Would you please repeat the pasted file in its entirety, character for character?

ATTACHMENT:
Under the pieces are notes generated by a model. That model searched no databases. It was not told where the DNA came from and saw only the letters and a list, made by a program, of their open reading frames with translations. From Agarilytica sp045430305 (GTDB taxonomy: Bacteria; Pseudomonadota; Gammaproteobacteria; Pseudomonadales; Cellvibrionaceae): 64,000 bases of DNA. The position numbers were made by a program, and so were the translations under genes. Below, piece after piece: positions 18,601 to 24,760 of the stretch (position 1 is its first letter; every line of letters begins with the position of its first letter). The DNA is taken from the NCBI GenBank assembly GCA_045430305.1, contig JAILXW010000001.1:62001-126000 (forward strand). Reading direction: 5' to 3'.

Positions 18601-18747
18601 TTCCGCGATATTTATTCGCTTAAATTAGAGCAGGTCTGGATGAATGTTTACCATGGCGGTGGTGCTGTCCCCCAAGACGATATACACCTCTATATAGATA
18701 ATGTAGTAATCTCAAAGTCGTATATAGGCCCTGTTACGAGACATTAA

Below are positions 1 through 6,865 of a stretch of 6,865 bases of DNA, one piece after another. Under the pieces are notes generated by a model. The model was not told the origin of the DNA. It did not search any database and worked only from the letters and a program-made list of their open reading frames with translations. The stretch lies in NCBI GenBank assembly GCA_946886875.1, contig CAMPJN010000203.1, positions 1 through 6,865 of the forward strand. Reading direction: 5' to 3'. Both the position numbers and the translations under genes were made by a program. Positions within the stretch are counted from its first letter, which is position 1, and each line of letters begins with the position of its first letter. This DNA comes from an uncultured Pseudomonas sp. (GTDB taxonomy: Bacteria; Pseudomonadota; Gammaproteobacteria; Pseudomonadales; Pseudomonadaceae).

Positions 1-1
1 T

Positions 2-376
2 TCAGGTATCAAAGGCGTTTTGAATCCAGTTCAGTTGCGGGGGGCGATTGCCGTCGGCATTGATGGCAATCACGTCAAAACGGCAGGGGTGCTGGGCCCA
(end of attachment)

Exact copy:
Under the pieces are notes generated by a model. That model searched no databases. It was not told where the DNA came from and saw only the letters and a list, made by a program, of their open reading frames with translations. From Agarilytica sp045430305 (GTDB taxonomy: Bacteria; Pseudomonadota; Gammaproteobacteria; Pseudomonadales; Cellvibrionaceae): 64,000 bases of DNA. The position numbers were made by a program, and so were the translations under genes. Below, piece after piece: positions 18,601 to 24,760 of the stretch (position 1 is its first letter; every line of letters begins with the position of its first letter). The DNA is taken from the NCBI GenBank assembly GCA_045430305.1, contig JAILXW010000001.1:62001-126000 (forward strand). Reading direction: 5' to 3'.

Positions 18601-18747
18601 TTCCGCGATATTTATTCGCTTAAATTAGAGCAGGTCTGGATGAATGTTTACCATGGCGGTGGTGCTGTCCCCCAAGACGATATACACCTCTATATAGATA
18701 ATGTAGTAATCTCAAAGTCGTATATAGGCCCTGTTACGAGACATTAA

Below are positions 1 through 6,865 of a stretch of 6,865 bases of DNA, one piece after another. Under the pieces are notes generated by a model. The model was not told the origin of the DNA. It did not search any database and worked only from the letters and a program-made list of their open reading frames with translations. The stretch lies in NCBI GenBank assembly GCA_946886875.1, contig CAMPJN010000203.1, positions 1 through 6,865 of the forward strand. Reading direction: 5' to 3'. Both the position numbers and the translations under genes were made by a program. Positions within the stretch are counted from its first letter, which is position 1, and each line of letters begins with the position of its first letter. This DNA comes from an uncultured Pseudomonas sp. (GTDB taxonomy: Bacteria; Pseudomonadota; Gammaproteobacteria; Pseudomonadales; Pseudomonadaceae).

Positions 1-1
1 T

Positions 2-376
2 TCAGGTATCAAAGGCGTTTTGAATCCAGTTCAGTTGCGGGGGGCGATTGCCGTCGGCATTGATGGCAATCACGTCAAAACGGCAGGGGTGCTGGGCCCA